U.S. fencer Race Imboden kneels on podium to protest injustice and Trump

U.S. fencer Race Imboden kneels on the podium during the men's team foil medal ceremony
U.S. fencer Race Imboden kneels on the podium at the Pan American Games.
(Getty Images)

Olympic fencing medalist Race Imboden took a knee in protest of social injustice, including what he called the spreading of hate by President Trump, during his team’s foil medal ceremony at the Pan American Games.

The American knelt during the national anthem at the medal ceremony Friday to protest racial and social injustice. He won a bronze medal in the individual men’s foil event and then took gold in the team competition with Gerek Meinhardt and Nick Itkin. American hammer thrower Gwen Berry, who won gold, followed suit on Saturday by raising a fist during the playing of “The Star-Spangled Banner” while she was on the podium.

“This week I am honored to represent Team USA at the Pan Am Games, taking home Gold and Bronze,” Imboden said on Twitter. “My pride however has been cut short by the multiple shortcomings of the country I hold so dear to my heart. Racism, Gun Control, mistreatment of immigrants and a president who spreads hate are at the top of a long list.”


The 26-year-old Imboden competed in London 2012 and Rio 2016, where he won the team bronze medal. The 30-year-old Berry is a three-time national champion as well as a gold medalist at the 2014 Pan American Sports Festival.

“It’s too important to not say something,” Berry told USA Today. “Something has to be said. If nothing is said, nothing will be done, and nothing will be fixed, and nothing will be changed.”

Berry and Imboden could now face punishment from the U.S. Olympic and Paralympic Committee.

“Every athlete competing at the 2019 Pan American Games commits to terms of eligibility, including to refrain from demonstrations that are political in nature. In this case, Race didn’t adhere to the commitment he made to the organizing committee and the USOPC,” Mark Jones, vice president of communications for USOPC said in a statement Saturday.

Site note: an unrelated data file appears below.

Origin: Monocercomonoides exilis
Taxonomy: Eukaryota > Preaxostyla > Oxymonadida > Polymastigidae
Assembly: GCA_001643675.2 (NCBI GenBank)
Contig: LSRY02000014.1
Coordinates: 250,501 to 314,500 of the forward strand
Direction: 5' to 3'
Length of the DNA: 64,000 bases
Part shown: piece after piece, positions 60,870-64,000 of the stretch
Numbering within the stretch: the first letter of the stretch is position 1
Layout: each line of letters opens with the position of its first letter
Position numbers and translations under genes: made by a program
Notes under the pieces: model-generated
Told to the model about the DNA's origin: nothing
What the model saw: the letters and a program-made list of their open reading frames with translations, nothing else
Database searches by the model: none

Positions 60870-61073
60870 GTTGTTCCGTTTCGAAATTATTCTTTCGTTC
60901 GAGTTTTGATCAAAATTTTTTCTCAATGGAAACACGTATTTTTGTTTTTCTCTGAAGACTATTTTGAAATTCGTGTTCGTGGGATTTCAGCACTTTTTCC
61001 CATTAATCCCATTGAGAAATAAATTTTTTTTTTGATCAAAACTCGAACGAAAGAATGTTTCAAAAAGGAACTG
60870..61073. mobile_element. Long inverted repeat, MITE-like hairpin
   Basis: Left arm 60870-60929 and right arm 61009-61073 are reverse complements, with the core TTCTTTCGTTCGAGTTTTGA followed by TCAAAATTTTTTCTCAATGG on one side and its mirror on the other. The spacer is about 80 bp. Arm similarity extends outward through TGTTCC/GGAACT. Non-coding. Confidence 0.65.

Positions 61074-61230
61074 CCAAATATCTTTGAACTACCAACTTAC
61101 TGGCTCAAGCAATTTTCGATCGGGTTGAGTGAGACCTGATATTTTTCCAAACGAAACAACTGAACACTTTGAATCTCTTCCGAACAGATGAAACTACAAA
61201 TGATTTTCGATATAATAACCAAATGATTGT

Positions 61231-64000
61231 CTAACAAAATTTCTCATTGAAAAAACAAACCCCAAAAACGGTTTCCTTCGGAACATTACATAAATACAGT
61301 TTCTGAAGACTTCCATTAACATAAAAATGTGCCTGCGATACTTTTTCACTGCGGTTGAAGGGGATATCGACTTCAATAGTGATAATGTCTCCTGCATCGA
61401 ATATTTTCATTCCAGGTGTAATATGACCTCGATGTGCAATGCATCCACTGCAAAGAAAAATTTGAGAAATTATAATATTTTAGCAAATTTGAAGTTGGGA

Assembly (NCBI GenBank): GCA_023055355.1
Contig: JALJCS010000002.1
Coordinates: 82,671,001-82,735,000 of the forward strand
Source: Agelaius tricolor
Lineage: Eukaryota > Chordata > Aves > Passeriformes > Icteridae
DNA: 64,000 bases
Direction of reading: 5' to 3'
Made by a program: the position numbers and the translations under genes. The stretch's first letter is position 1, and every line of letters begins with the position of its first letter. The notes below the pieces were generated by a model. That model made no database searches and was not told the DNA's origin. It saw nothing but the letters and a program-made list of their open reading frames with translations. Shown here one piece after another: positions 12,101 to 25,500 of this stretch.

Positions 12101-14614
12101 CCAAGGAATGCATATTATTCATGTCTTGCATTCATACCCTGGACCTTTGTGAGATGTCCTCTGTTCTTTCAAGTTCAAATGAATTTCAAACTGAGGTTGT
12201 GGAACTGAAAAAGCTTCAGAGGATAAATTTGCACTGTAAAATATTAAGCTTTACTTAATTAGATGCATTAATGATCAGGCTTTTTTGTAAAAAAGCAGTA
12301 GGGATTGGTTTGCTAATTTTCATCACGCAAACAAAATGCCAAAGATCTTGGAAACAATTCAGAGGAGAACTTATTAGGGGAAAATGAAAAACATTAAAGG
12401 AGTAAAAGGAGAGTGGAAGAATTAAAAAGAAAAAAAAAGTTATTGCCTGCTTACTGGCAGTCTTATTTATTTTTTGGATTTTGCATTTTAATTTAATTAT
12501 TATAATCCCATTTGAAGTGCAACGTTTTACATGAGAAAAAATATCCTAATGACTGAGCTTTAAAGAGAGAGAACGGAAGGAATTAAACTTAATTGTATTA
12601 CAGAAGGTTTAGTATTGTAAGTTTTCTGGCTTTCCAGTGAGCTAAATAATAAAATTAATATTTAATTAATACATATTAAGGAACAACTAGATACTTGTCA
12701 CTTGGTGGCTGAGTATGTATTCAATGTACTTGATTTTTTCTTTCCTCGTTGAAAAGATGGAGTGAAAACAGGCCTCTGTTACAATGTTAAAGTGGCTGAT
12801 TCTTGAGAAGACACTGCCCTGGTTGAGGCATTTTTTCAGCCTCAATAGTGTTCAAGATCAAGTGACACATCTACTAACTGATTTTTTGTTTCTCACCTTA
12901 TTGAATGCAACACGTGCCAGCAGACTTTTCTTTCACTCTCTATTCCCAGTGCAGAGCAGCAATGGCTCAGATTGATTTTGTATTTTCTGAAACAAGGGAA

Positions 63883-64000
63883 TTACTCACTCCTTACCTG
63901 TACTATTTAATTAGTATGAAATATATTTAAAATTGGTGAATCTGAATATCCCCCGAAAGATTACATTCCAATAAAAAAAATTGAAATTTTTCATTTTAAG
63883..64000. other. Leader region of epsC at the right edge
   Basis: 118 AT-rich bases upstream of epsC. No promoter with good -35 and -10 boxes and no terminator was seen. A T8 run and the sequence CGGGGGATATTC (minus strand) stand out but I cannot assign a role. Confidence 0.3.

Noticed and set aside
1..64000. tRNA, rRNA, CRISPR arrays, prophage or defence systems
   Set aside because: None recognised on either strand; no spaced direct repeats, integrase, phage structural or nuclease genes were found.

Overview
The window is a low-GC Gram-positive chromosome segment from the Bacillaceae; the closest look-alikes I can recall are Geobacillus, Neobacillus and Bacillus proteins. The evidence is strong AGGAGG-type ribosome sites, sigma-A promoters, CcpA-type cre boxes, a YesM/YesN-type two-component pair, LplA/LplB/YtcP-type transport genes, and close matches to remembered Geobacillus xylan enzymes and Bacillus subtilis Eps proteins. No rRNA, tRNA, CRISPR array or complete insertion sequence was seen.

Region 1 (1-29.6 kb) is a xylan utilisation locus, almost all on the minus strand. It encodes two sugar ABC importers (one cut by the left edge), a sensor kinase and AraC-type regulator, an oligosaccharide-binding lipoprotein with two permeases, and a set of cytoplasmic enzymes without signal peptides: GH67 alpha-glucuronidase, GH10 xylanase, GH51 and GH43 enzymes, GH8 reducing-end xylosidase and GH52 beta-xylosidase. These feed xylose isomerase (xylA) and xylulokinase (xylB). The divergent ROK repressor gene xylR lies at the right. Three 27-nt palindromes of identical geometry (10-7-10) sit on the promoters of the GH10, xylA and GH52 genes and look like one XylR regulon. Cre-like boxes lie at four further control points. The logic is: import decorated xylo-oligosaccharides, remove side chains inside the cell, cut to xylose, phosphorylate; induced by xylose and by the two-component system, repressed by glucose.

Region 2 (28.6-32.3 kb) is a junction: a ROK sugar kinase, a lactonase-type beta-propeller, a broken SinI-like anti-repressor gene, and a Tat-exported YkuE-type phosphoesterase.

“We respect his rights to express his viewpoints, but we are disappointed that he chose not to honor his commitment. Our leadership are reviewing what consequences may result.”


Imboden is the latest in a string of athletes to protest racial injustice by taking a knee during the national anthem. It began in August 2016 when Colin Kaepernick, then the quarterback of the San Francisco 49ers, first sat and later took a knee when the anthem was played before preseason and regular-season games to highlight police brutality, racism and social injustices. Over the next two NFL seasons, more than 200 players took part in various protests during the national anthem.

Athletes and band members from a handful of universities took part in various protests during the playing of “The Star-Spangled Banner”in 2016, while pro athletes Bruce Maxwell of the Oakland Athletics and J.T. Brown of the Tampa Bay Lightning knelt and raised a fist, respectively, during the anthem in 2017. That same year, players from the Los Angeles Sparks chose to stay in the locker room while rivals from the Minnesota Lynx locked arms during the national anthem for Game 1 of the WNBA Finals.

Associated Press contributed to this report.